Real Estate - Adverse Possession
2279088 Ontario Inc. v. Nisbet (Ont CA, 2018)
In this case the Court of Appeal, in dismissing the position of a party, clarifies two points on the doctrine of adverse possession:
 227 argues that the application judge applied an erroneous test for adverse possession. It submits that Keefer v. Arillotta (1976), 1976 CanLII 571 (ON CA), 13 O.R. (2d) 680 (C.A.) created a “modified test” when “one claims adverse possession to lands subject to others’ rights of way.” 227 relies on the following passage from the reasons of Wilson J.A. (as she then was), at pp. 691-692:
The onus of establishing title by possession is on the claimant and it is harder for a claimant to discharge this onus when he is on the property pursuant to a grant from the owner. It was held in Littledale v. Liverpool College,  1 Ch. 19, that acts done on another's land may be attributed to the exercise of an easement, even an excessive exercise of an easement, rather than to adverse possession of the fee. This passage does not bear the interpretation urged upon us by 227. Wilson J.A. did not modify the requirements for adverse possession in cases involving pre-existing easements; she merely observed that it will be more difficult from an evidentiary perspective to establish the pre-conditions in these circumstances. As is clear from this excerpt, a stricter approach prevents easements from maturing into title too easily.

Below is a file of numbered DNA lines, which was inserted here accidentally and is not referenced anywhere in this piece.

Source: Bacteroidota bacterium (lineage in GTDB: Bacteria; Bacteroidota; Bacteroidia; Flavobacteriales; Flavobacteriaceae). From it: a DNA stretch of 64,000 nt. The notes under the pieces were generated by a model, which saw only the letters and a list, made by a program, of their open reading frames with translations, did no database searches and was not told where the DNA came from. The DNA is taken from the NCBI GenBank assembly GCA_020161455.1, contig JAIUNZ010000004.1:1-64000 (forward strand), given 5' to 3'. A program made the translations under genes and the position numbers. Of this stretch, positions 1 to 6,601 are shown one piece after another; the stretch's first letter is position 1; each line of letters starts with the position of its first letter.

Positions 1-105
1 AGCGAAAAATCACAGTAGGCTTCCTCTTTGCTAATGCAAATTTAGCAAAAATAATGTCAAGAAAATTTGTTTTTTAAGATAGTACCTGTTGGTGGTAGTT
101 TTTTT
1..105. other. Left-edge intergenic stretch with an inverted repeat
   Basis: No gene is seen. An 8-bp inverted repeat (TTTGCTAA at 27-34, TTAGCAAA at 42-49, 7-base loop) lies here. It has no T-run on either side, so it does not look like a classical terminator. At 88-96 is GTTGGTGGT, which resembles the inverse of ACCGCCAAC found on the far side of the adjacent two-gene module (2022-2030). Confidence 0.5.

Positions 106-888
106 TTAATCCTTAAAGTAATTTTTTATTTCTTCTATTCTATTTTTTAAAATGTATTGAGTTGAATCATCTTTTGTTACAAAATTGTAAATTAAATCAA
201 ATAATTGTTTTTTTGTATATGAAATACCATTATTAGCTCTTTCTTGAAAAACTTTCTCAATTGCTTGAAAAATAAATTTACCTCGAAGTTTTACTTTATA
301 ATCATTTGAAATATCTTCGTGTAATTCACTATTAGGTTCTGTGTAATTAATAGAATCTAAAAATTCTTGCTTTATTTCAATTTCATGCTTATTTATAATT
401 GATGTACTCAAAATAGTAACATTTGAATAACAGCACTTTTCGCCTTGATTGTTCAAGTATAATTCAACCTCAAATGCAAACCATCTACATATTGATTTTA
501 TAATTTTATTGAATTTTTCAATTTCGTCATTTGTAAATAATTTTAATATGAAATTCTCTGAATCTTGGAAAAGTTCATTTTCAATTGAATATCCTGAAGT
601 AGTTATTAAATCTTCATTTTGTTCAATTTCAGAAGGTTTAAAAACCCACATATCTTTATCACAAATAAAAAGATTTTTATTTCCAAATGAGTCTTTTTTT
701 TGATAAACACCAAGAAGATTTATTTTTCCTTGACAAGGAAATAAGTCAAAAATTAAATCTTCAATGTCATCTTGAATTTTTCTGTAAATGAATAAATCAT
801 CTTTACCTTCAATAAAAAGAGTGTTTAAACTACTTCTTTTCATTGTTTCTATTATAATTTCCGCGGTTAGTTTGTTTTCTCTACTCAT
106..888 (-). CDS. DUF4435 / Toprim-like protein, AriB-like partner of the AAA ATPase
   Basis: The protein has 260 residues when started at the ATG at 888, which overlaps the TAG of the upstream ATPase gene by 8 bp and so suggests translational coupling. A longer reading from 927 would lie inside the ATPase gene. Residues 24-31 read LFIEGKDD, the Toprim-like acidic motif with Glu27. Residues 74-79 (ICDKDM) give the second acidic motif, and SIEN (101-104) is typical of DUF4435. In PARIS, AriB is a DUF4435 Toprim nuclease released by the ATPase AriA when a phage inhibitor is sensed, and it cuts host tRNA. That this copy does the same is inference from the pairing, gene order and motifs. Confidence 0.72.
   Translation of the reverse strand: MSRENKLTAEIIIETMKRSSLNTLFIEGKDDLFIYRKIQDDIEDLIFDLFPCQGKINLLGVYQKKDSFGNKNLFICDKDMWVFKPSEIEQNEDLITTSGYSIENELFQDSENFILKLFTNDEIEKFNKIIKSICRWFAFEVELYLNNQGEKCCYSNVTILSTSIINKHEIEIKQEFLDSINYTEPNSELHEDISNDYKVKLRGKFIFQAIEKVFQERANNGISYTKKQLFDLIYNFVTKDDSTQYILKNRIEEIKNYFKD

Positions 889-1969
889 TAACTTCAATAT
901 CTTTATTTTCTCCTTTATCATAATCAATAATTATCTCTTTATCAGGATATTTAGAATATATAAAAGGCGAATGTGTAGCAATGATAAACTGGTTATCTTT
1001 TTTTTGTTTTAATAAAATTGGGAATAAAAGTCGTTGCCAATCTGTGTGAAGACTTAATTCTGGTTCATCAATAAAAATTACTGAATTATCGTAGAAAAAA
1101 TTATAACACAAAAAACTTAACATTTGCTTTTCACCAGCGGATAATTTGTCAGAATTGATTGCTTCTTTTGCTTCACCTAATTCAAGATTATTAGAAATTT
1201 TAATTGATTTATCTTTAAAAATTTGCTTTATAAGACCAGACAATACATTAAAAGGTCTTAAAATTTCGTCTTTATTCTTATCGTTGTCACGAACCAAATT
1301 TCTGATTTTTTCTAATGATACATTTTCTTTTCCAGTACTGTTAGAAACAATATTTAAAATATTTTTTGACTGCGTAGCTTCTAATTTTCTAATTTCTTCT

In Pflug and Pflug v. Collins, 1951 CanLII 80 (ON SC),  O.R. 519 at p. 527,  3 D.L.R. 681 at p. 689 [affirmed 1953 CanLII 368 (ON CA),  O.W.N. 140,  1 D.L.R. 841], Mr. Justice Wells (as he then was) made it clear that a person claiming a possessory title must establish (1) actual possession for the statutory period by themselves and those through whom they claim; (2) that such possession was with the intention of excluding from possession the owner or persons entitled to possession; and (3) discontinuance of possession for the statutory period by the owner and all others, if any, entitled to possession. If he fails in any one of these respects, his claim fails. [Emphasis added.]
 227 further argues that the application judge erred by ignoring the doctrine of inconsistent use, whereby it must be proved that the claimant’s use of the land is inconsistent with the true owner’s present or future enjoyment of the land: see Keefer; and Masidon. We disagree.
 In Teis, Laskin J.A. observed, at para. 24, that inconsistent use is a “controversial element” of an adverse possession claim. This element, which was revived in Leigh v. Jack (1879), 5 Ex. Div. 264 (C.A.), at p. 273, has in more recent times been denounced by the House of Lords as “heretical and wrong”: see J. A. Pye (Oxford) Ltd. v. Graham,  UKHL 30,  1 A.C. 419, at para. 45. See also the discussion in Nelson (City) v. Mowatt, 2017 SCC 8 (CanLII),  1 S.C.R. 138, at paras. 17-27. Counsel for Mr. Nisbet argues that this court should dispense with this element of adverse possession once and for all.